Living on the river for a few days sure can be rough…so I’ve heard. Fortunately for me, Rick, and our fellow river rafters, we were living the river life pampered-style.
When we would take a break on the shore for lunch or when we would make camp for the night, the crew of Winding Waters, Plate & Pitchfork, and Noble Rot made sure that we were exceptionally well fed. At the helm of the culinary brigade were Leather and Joe — owner/head chef and sous chef, respectively, of Noble Rot.
As you may know, I love food photos –not simply because I like the look of well-presented, well-made food but because food (and the photos you take of wonderful dishes) connects and reconnects you to specific moments in time. It allows you to appreciate the meal beyond the sense of taste; you go into the realm of visual art and evocative memories. It can also function as a reminder of the origin of the ingredients or the history behind a recipe. And it can serve as an inspiration to do things and experience things that you don’t usually do in your daily life or in your own kitchen.
The meals that Leather and Joe skillfully and lovingly prepared for us merited being captured on film. Here are just some of the tasty dishes we savored on our river trip:
Now food alone is not always enough to make a notable moment. When you contour it with mirth, convivial conversation, and a shared appreciation for the moment, you can shape the meal into memorable event. We were so grateful to have exuberant and interesting people to create and share experiences on this trip. We weren’t all necessarily like-minded on the broad range of topics we discussed, but we were comfortable in challenging each other and being challenged. And we were all on the same page in our enthusiasm for adventure, delicious food, and being social.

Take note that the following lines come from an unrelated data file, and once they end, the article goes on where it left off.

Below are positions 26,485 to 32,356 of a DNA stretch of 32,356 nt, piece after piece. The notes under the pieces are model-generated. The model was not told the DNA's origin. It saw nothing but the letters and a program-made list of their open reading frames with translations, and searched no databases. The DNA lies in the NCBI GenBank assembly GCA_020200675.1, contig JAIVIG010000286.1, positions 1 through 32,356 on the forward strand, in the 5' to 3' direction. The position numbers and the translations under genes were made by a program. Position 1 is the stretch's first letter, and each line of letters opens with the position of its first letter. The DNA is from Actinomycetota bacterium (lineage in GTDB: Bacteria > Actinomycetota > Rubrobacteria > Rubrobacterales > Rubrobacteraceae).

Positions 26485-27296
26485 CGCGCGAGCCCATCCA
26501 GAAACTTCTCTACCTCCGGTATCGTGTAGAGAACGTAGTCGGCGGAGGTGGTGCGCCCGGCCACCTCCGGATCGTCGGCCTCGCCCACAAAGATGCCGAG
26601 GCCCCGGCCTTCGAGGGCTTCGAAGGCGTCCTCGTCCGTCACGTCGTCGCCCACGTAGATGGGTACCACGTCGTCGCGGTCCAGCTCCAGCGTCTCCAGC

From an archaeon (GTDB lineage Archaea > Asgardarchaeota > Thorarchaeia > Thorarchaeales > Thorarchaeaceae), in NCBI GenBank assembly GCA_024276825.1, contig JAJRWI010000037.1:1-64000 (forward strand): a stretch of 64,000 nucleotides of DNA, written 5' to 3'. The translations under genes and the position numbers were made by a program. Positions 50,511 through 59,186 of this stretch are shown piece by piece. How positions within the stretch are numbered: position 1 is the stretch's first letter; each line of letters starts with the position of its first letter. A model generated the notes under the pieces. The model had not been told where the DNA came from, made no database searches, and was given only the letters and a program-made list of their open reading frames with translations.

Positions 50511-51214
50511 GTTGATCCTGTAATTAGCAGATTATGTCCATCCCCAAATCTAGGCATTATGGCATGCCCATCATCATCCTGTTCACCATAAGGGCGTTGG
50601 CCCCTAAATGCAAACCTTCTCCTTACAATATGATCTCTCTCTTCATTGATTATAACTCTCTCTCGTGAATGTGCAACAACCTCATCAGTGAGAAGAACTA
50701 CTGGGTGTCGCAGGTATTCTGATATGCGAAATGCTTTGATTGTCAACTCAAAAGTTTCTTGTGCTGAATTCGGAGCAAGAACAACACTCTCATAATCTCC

One of the things I liked best about this trip was being exposed to activities I have previously shied away from. In this case, water sports and fishing. Water sports are new to me, and I’m quickly developing a true appreciation and thirst for it. At one point, fishing used to be a weekly part of my childhood, but as an adult, I can count the number of times on one hand the number of fishing trips I’ve been on. On this trip, Rick went fishing with great success. The fish were eager to be nabbed by his hook. I tried it twice. The first time, I had a nibble or two, but never caught anything. The second time was much more rewarding.
Perching my flip-flopped feet on a sturdy rock near the edge of the riverbank, I cast my line about twenty yards out into the river. The whizzing sound of the unwinding fishing line immediately transported me back to the days when my dad would wake me at 4:30 in the dark and early morning to pack up our car and head out to some nearby lake to catch some bass. The all-too-familiar sound of the reel’s bail-arm clicking into place was my cue to be ready for whatever came next.
Slowly, I turned the handle to pull in my line, letting my artificial bait wiggle and jiggle before any nearby trout. A small tug here and a small tug there would hopefully entice the fish even more. And sure enough, one of them fell for it. I felt the line being pulled away from me. I waited three beats and then pulled the rod back to lock the hook in. It took, and I began to reel in my prize. He fought me quite a bit, and I didn’t have much traction in my flip-flops. I thought that if this fish wins, I’m probably going in the drink, and I was not willing to let that be an option. My leg muscles tightened for stability and my abs engaged for support. And soon, I had caught my first fish in six years.
One of the crew, Jon, offered to clean it for me, and Leather offered to cook it up as an appetizer. I agreed to both, and named my fish “Appy”. Now what happens next needs to be seen and not explained, but know that John thoroughly cleaned and gutted Appy prior to Leather preparing him.
Check out this video to see what followed.
After a re-cleaning, we hungry river rafters savored the tasty treat that was re-prepped and grilled just for us.
Between the food, friendship, and Frankenfish, this is one outdoor adventure I’ll not soon forget.